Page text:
MILWAUKEE — Marilyn and Bill Burns, parishioners at St. John Vianney Parish, Brookfield, were at Irish Fest when then-Archbishop Dolan spoke the first time.
      “He’s just as brilliant and funny now as he was then; he’s great – we love him,” said Bill, who was among the 4,000 people at the Milwaukee Theatre on Sept. 5 for Cardinal Timothy M. Dolan’s Pallium Lecture. “I liked his three things that he said the church has got to do, and so I mean he really laid it out, some practical things. Let’s get to work and get on with it and don’t have to be dictatorial, but it’s in my DNA.”
      Emma Scuglik, a recent Marquette University theology graduate, said she enjoyed listening to Cardinal Dolan, and liked that he acknowledged the flaws in the church and the need to embrace it more because of them.
      “It was encouraging to hear him say those things and for me to be able to embrace that in my own life,” she said.
Shannon Webster, a senior studying communications at Marquette University, said she was excited that tickets fell into her lap two days before the lecture.
      “I really just appreciate what he had to say about the fact that you can’t know Jesus without knowing his bride, which is the church, and you can’t have one without the other, so I really appreciated that analogy and I just think that it was so palpable, the love that he has for the church, and I could feel it, so I hope to spread that to others,” she said.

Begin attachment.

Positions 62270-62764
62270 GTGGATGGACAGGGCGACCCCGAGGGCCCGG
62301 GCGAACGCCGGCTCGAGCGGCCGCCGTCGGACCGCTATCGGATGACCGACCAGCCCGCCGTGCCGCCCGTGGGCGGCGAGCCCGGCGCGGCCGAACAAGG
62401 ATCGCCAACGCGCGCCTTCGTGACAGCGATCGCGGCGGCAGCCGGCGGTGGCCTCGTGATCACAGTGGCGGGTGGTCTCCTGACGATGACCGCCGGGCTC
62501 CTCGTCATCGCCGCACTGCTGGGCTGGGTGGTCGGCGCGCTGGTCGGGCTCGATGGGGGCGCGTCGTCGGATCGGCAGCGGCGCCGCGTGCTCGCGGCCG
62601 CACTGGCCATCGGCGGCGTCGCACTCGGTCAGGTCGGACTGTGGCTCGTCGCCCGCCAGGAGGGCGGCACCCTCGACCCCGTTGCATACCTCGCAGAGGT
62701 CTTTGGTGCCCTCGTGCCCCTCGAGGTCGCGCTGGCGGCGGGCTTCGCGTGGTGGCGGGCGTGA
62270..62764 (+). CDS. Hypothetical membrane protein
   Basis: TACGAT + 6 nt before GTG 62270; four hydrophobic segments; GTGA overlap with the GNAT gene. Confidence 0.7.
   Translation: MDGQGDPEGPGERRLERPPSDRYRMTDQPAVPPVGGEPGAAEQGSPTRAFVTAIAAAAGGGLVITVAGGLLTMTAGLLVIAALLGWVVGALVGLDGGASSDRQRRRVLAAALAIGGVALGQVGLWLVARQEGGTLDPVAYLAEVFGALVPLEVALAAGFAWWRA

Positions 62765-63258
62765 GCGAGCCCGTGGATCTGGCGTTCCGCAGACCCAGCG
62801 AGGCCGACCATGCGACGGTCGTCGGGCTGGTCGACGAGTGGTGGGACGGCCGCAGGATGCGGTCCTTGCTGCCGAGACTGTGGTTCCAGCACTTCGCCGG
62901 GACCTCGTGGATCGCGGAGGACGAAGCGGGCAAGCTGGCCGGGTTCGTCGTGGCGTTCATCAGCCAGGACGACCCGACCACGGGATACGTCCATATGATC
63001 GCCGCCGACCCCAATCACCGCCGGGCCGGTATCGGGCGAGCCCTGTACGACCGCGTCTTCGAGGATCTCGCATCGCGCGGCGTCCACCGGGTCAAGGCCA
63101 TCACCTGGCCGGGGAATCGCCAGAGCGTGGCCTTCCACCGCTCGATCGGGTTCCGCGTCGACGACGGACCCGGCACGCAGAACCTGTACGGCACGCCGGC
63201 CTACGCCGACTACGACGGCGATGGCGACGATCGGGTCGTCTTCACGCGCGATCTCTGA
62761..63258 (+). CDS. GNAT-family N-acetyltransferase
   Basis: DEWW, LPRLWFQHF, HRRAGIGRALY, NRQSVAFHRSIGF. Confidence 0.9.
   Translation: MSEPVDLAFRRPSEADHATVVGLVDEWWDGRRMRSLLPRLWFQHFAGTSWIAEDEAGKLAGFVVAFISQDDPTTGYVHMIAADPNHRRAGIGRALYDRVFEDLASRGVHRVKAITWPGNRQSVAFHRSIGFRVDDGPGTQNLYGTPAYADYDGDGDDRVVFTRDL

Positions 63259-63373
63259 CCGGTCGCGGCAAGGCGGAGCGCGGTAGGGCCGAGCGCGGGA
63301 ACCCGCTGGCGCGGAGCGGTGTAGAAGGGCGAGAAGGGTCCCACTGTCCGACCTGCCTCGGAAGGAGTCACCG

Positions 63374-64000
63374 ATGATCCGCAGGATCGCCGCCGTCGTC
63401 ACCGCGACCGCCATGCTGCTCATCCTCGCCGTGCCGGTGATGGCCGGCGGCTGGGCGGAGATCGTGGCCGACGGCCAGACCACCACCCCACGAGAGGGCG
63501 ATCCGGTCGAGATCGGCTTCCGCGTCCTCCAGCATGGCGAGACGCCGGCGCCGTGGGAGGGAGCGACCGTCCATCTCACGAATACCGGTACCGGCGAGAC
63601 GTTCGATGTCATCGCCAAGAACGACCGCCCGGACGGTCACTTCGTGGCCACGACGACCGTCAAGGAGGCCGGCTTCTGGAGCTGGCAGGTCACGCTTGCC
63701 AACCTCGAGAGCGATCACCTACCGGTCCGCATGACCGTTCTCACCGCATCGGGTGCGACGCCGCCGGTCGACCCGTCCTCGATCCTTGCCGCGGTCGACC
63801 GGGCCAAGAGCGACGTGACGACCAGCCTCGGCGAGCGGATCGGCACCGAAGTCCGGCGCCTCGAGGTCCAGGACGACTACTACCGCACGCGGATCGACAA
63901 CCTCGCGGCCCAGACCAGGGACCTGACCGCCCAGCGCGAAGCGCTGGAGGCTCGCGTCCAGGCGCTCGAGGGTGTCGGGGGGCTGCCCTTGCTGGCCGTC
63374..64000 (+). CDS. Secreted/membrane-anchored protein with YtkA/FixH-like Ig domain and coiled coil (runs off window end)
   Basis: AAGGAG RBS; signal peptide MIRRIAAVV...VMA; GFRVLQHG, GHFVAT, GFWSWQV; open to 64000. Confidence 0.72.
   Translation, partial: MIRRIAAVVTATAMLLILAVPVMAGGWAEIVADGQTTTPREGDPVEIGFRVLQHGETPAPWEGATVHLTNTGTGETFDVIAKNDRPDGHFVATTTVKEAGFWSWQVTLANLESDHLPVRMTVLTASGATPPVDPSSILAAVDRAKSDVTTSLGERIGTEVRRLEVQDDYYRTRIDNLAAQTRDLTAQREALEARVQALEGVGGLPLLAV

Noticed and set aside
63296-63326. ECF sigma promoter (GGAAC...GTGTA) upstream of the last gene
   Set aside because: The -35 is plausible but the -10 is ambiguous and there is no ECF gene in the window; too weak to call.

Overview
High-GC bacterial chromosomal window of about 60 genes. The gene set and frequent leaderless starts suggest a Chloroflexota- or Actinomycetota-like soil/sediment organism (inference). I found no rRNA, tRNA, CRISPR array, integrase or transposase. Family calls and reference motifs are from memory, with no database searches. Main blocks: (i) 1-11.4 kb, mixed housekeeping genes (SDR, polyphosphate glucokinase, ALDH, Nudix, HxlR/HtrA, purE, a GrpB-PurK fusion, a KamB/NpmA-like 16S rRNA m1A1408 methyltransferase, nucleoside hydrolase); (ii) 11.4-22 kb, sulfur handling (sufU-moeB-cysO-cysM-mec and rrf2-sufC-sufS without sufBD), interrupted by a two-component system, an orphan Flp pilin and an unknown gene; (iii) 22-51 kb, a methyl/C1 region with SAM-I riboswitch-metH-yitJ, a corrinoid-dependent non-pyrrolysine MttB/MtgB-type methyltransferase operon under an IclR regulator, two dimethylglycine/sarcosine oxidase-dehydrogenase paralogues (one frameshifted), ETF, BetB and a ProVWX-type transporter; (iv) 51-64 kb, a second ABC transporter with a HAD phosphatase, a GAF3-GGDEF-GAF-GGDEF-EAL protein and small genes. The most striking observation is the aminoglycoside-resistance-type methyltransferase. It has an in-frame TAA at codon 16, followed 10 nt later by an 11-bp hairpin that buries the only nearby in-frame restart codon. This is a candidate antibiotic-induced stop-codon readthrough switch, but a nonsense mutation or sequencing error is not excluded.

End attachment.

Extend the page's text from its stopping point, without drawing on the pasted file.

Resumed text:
Anne Simonis, a parishioner at St. Jerome Parish, Oconomowoc, and her aunt, Nancy Rita Flanner, a parishioner at St. Jude the Apostle Parish, Wauwatosa, said they were impressed by the cardinal’s lecture.
      “It was very energizing to hear these words and to realize we just as a church we just have to keep moving forward,” Simonis said. “We have to just keep loving our church and helping other people into it and that involves us taking ownership and learning the faith and being able to defend it in a loving way to others and I’m excited about it.”

He asked if he could wait.